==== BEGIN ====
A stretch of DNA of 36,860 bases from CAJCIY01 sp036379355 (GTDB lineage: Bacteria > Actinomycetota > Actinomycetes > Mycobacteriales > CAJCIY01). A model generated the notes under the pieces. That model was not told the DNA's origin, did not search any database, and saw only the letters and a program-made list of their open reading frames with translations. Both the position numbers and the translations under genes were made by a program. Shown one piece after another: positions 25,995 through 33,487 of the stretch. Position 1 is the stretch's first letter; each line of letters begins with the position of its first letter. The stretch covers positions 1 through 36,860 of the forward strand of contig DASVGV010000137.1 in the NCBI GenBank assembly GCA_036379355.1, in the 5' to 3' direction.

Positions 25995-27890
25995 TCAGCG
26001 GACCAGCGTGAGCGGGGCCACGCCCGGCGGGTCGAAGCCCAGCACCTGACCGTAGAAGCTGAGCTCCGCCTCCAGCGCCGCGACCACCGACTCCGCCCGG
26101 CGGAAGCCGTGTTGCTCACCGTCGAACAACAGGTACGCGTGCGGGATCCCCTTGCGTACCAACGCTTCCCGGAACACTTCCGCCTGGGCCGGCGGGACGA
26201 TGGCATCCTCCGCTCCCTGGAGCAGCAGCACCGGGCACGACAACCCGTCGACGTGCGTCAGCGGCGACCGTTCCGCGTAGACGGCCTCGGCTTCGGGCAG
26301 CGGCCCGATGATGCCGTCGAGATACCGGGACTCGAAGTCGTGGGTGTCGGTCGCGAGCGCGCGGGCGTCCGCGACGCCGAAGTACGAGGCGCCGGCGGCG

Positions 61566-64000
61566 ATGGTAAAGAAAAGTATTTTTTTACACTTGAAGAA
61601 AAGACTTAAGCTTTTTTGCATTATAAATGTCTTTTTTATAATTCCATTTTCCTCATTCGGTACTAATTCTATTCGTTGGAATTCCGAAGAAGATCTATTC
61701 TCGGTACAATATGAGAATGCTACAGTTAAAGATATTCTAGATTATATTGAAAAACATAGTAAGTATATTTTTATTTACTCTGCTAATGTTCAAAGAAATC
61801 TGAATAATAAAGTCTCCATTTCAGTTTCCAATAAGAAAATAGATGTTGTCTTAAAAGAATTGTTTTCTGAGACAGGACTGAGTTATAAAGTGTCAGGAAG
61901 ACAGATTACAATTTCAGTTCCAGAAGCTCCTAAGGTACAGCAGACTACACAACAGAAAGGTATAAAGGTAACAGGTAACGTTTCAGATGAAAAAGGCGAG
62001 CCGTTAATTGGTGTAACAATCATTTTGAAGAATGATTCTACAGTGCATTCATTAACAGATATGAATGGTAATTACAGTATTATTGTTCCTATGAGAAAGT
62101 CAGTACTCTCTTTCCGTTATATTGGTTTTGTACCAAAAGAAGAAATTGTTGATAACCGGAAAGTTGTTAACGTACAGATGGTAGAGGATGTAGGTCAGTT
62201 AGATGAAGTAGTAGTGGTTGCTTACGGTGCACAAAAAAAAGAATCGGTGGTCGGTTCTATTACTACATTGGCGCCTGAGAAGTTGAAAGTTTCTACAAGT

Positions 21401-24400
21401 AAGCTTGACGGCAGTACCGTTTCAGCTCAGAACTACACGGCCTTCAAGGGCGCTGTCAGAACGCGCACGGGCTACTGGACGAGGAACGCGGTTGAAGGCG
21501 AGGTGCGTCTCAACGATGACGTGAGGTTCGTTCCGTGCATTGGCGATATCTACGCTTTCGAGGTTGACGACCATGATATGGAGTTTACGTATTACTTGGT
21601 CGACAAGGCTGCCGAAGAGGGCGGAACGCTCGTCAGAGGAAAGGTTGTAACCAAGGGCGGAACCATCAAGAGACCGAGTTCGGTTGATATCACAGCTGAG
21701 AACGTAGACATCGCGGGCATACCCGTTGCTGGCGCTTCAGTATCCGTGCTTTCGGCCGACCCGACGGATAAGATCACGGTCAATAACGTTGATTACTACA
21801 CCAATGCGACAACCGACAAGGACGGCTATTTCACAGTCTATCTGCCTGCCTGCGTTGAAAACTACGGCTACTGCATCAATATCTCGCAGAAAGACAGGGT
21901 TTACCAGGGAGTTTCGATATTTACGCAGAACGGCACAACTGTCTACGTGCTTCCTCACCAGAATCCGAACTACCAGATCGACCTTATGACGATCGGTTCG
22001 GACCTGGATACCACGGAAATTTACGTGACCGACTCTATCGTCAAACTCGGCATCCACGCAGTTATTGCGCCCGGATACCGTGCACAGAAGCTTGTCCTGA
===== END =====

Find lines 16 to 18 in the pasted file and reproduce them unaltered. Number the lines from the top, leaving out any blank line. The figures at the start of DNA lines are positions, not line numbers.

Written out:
62201 AGATGAAGTAGTAGTGGTTGCTTACGGTGCACAAAAAAAAGAATCGGTGGTCGGTTCTATTACTACATTGGCGCCTGAGAAGTTGAAAGTTTCTACAAGT

Positions 21401-24400
21401 AAGCTTGACGGCAGTACCGTTTCAGCTCAGAACTACACGGCCTTCAAGGGCGCTGTCAGAACGCGCACGGGCTACTGGACGAGGAACGCGGTTGAAGGCG